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Interactive Realism: The Poetics of Cyberspace

Author: Daniel Downes
Publisher: Montreal, Quebec: McGill-Queens University Press, 2005
Review Published: March 2009

 REVIEW 1: Yara Mitsuishi
 AUTHOR RESPONSE: Daniel Downes

In Interactive Realism, I attempted to sort through a variety of discourses around technology, media ecology, and the concept of cyberspace. Through the process of writing the book my own attention shifted from an analysis of the particular characteristics of cyberspace as a phenomenon, as a "place," to a fascination with its development as an environment comprised of, fostering, and supporting communicative interaction and relationships. By the time the book was published in 2005, this shift in attention was reflected in the title, which changed over time from "The Poetics of Cyberspace" to "Interactive Realism," the method I developed to help me sort through the narratives, metaphors, and expectations associated with cyberspace and digital culture.

I appreciate Yara Mitsuishi's thoughtful review of the book and I recognize and sympathize with her assessment that more concrete description and analysis of virtual spaces, games, and identities would be welcome. On the other hand, I am pleased that the book warrants a review almost four years after its publication, demonstrating that the ideas have a lasting contribution to make even as digital culture continues to move along at its technologically-enhanced pace.

Interactive Realism was written before social networking sites took off, before YouTube, and before the expansion of critical cyber-studies as a field of inquiry, and it provides a method (or more accurately an approach) to studying the ways we construct personal and communal relationships through technological mediation.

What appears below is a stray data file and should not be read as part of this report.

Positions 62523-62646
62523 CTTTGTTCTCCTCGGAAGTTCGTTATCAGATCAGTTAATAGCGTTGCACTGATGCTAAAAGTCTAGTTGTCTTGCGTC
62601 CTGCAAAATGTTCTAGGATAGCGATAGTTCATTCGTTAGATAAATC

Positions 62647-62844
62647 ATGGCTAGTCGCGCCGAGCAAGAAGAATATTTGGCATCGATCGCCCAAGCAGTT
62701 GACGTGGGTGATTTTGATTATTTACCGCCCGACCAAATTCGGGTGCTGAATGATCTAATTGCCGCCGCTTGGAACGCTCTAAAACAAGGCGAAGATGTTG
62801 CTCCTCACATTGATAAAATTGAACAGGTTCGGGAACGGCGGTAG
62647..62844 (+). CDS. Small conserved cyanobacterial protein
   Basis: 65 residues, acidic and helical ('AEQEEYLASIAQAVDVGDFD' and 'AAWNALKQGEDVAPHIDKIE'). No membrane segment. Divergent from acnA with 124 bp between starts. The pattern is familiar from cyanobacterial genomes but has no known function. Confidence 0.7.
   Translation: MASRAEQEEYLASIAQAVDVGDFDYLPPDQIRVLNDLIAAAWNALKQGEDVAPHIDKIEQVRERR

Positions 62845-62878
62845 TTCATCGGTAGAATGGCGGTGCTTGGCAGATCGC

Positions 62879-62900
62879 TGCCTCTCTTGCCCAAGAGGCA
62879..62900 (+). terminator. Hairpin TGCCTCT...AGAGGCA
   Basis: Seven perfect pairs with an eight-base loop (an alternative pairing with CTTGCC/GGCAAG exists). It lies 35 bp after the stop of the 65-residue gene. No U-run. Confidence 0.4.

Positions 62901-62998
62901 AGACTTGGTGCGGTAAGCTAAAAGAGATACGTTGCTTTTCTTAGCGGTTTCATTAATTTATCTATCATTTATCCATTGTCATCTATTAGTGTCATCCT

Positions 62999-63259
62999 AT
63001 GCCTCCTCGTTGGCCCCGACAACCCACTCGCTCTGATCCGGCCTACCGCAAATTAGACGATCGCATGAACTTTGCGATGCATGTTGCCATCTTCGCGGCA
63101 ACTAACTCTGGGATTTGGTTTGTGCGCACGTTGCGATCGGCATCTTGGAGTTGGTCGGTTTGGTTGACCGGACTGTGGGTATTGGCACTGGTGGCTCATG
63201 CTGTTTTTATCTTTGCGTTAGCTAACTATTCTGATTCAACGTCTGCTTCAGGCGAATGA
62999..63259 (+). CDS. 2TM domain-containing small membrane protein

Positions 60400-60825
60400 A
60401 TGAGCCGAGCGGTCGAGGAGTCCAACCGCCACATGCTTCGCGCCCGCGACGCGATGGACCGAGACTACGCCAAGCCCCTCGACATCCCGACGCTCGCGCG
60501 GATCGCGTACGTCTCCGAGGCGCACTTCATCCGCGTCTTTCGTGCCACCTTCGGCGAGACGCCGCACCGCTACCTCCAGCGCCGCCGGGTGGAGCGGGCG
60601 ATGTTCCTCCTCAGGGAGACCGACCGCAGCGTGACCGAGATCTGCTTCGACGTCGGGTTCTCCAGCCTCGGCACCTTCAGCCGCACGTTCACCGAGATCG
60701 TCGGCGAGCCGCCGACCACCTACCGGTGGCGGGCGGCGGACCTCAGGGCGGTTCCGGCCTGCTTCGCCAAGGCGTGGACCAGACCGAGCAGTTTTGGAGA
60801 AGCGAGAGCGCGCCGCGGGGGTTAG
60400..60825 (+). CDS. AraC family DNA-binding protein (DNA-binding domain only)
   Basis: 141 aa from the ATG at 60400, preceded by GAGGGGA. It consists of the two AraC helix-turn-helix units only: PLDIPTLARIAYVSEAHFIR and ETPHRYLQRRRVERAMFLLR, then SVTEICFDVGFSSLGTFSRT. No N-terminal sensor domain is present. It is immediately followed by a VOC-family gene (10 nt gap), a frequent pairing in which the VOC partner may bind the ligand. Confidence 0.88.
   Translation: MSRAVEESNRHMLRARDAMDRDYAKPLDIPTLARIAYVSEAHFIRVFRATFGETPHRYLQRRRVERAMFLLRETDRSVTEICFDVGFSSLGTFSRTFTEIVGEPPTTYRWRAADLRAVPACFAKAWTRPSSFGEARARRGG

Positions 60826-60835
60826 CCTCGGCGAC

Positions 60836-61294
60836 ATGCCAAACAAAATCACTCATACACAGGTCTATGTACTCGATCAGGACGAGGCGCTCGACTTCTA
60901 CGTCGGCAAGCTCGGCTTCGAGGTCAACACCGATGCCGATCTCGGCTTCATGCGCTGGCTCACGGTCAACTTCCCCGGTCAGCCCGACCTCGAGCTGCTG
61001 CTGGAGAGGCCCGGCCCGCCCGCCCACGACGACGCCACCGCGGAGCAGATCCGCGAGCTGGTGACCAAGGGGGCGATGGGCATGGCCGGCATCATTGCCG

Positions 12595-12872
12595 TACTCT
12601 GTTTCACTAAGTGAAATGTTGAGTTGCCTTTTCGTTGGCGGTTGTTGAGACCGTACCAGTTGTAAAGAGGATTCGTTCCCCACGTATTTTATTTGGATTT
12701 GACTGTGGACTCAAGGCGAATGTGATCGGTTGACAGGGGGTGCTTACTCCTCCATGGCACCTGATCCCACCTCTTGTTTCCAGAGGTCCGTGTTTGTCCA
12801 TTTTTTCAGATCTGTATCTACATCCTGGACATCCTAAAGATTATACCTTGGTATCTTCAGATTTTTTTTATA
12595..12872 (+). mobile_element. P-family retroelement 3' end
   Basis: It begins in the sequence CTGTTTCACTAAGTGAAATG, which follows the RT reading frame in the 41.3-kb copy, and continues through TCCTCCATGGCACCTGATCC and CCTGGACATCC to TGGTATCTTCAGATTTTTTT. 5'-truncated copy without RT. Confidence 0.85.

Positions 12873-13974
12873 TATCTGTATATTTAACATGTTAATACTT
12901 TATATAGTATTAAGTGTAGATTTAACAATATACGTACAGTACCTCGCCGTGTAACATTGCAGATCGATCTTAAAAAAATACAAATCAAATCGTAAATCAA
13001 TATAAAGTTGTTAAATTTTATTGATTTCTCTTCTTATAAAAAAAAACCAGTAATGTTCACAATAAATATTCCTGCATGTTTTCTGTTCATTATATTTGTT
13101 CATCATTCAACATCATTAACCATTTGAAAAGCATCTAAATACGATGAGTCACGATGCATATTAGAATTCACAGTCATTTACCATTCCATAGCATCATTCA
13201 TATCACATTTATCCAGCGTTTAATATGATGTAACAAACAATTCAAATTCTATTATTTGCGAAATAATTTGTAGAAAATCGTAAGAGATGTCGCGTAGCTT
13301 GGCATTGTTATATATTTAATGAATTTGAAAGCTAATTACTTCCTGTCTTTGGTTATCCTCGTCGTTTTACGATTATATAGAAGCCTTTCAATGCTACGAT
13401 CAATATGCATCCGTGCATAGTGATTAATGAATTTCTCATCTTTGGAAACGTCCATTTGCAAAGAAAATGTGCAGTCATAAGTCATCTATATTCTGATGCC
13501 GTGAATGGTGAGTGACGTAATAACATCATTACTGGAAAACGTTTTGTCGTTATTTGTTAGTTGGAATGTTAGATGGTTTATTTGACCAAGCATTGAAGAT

My current work expands on this foundation in several ways: 1) I am examining the tension between traditional media and their concern with the distribution of information content and new forms of production and reception as the Internet has become an important component of what I have called elsewhere the New Media Economy, and 2) I am applying the method of Iinteractive realism to non-digital communities (in particular practitioners of Irish folk traditional music in Canada and the United States) to show that the approach can be useful in the study of communicative behaviour, however mediated.

Again, I am pleased and honoured that my work has been included for review by the RCCS.

Daniel Downes

<downes@unbsj.ca>

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